Moratorium remains priority for new SAC board
SAC has also been called upon to be more transparent in moratorium dealings.
October 17, 2013, 10:25 pm · Updated October 18, 2013, 12:03 am·
The Student Activities Council held a vote Thursday night to elect five new executive board members. Many of the newly elected executive members hope to effect change in the moratorium, as new clubs have not been able to seek SAC recognition since last September.
The SAC general body voted in Engineering and Wharton junior Joseph Ooi, the business manager of the Glee Club, College and Wharton junior Ben Marchi, treasurer of the Philomathean Society, College sophomore Drisana Hughes, QC Tournament Director of from Mock Trial, Wharton sophomore Eli Bernstein, vice president of internal development for the Wharton Undergraduate Consulting Club, and College sophomore Renata O’Donnell, secretary for Penn for Youth Debate.
Before the elections began, the 11 candidates answered questions about their platforms. Many spoke about the moratorium and transparency, something that SAC has been called upon to do by a petition circulated by College senior Nikolai Zapertov. The petition calls for SAC to release more budget details to the greater University population and it has been signed by over 150 students online.
The SAC moratorium has been in place since fall of last year — meaning that no new student groups have been recognized by SAC for over a year. Thirty-one groups were left out of SAC according to written responses to Zapertov’s petition.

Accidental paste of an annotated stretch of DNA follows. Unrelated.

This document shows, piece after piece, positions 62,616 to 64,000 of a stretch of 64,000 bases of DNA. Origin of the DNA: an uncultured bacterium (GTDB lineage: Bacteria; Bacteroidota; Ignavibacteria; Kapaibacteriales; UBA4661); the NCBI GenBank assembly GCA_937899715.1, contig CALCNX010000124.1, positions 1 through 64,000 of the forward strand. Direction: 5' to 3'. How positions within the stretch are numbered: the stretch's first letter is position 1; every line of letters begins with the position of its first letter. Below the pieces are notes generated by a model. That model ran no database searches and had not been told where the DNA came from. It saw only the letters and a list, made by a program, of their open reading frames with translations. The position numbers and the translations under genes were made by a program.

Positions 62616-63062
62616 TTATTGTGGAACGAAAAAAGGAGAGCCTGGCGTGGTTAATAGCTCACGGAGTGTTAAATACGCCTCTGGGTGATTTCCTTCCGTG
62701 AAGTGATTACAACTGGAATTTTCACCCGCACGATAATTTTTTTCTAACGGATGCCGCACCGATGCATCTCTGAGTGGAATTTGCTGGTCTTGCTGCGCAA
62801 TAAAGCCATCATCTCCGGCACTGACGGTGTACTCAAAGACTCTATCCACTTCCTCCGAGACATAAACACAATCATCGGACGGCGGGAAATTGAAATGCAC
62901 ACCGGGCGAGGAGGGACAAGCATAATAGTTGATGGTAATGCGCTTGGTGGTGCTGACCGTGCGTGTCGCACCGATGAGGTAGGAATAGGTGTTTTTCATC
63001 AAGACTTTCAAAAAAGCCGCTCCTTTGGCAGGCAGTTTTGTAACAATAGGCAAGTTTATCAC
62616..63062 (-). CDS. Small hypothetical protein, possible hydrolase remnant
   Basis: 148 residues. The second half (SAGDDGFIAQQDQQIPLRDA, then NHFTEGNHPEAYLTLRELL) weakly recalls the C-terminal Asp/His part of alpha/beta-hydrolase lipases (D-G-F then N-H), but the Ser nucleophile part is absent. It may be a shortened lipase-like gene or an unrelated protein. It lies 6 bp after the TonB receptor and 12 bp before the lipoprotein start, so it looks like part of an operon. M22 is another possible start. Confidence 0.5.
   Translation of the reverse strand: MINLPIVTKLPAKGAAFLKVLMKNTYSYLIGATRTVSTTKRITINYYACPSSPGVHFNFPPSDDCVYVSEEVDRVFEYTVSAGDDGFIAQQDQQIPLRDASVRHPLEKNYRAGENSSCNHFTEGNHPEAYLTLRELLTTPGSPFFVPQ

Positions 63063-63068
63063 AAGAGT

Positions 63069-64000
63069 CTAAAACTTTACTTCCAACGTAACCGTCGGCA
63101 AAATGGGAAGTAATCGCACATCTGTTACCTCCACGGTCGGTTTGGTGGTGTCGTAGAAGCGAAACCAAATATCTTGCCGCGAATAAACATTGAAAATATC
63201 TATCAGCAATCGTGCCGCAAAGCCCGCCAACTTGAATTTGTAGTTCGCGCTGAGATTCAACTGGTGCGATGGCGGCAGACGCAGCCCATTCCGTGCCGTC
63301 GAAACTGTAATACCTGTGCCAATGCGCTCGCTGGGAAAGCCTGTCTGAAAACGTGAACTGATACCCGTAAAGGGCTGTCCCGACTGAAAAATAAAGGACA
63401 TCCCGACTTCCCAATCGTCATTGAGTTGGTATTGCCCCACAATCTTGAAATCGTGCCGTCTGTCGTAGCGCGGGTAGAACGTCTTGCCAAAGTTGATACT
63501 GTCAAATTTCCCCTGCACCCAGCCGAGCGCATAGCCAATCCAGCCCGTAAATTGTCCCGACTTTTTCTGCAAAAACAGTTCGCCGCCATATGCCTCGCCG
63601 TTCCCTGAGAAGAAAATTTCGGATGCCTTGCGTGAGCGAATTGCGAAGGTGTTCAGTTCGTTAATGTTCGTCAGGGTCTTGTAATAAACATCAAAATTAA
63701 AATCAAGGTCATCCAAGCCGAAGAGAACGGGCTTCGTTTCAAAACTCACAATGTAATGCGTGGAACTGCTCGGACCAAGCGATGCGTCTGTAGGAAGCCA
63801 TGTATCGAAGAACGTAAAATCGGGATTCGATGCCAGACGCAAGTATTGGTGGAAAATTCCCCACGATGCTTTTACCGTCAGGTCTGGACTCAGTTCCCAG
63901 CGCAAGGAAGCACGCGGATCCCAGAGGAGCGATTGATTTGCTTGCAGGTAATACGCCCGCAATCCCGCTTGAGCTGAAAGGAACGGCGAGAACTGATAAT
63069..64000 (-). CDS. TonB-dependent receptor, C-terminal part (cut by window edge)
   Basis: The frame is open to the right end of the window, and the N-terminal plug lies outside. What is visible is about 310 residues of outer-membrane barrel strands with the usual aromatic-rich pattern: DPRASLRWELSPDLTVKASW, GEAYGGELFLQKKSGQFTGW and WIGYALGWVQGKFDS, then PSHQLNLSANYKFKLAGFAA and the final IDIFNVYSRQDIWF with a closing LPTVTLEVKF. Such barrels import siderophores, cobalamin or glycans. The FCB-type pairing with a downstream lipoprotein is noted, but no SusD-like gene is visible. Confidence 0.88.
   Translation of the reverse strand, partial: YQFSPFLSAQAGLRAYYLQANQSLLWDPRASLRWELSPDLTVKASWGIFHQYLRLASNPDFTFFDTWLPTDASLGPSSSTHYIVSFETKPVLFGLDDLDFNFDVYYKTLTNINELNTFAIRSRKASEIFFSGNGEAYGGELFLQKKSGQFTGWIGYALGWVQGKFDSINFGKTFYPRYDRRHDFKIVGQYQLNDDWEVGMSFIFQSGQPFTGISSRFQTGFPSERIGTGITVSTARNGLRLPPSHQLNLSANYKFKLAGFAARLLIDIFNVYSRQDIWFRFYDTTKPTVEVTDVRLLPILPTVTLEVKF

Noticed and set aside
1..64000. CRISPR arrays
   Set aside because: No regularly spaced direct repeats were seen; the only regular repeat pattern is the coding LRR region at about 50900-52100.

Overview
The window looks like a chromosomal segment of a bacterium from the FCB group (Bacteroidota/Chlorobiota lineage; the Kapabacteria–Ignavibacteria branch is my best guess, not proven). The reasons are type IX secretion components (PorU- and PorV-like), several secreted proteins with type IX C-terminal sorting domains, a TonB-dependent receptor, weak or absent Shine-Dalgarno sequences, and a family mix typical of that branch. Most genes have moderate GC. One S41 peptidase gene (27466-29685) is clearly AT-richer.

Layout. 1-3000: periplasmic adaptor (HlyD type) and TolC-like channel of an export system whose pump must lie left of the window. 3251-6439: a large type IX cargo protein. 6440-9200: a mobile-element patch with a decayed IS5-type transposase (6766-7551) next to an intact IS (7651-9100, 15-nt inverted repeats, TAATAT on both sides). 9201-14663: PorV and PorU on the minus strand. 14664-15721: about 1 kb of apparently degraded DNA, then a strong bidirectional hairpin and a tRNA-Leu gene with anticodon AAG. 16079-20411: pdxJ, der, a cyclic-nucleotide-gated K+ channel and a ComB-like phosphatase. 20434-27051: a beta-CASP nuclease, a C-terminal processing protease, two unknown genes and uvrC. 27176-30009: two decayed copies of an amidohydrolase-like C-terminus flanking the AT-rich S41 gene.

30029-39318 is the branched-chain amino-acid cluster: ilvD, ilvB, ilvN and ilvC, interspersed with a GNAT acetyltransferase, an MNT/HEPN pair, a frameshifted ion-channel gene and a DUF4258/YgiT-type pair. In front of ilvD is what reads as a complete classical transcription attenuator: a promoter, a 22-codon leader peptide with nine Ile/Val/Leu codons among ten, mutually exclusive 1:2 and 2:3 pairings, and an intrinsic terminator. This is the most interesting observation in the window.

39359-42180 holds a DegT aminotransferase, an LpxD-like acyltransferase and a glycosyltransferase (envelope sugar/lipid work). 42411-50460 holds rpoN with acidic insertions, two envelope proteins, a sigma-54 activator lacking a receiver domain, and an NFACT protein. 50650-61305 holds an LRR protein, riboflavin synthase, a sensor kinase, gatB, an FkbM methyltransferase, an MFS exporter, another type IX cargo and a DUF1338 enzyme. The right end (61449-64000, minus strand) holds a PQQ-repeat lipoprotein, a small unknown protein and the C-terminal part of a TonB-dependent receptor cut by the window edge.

The moratorium was instituted in response to rising facilities costs, according to College senior and SAC Chair Jen Chaquette.
This year, fewer than 20 clubs are in a total of $9,000-worth of debt, a significant decrease from last year when the number reached $40,000.
“They were made aware of their levels of debt at the September GBM and were given a month to figure out a repayment plan” or discuss ways to deal with debt in the future, Chaquette said.
At the next general body meeting in October, clubs that are currently in debt will face budget cuts, the penalties of which depend on the amount of debt they have incurred. Clubs with higher debt will have a higher percentage of their budget allocated to paying back their debt.
These groups include Alternate Spring Break, Biological Basis of Behavior Society and PennDure, among others.
“We put up our debt plan to remind groups of the penalties that … debt carries at the September GBM,” Chaquette said. Some groups were able to pay back their debts immediately, and for those “groups that are further in debt, we [were able] to come up with a debt-repayment plan that works for both of us.”
“We also needed to hold current groups accountable,” she added.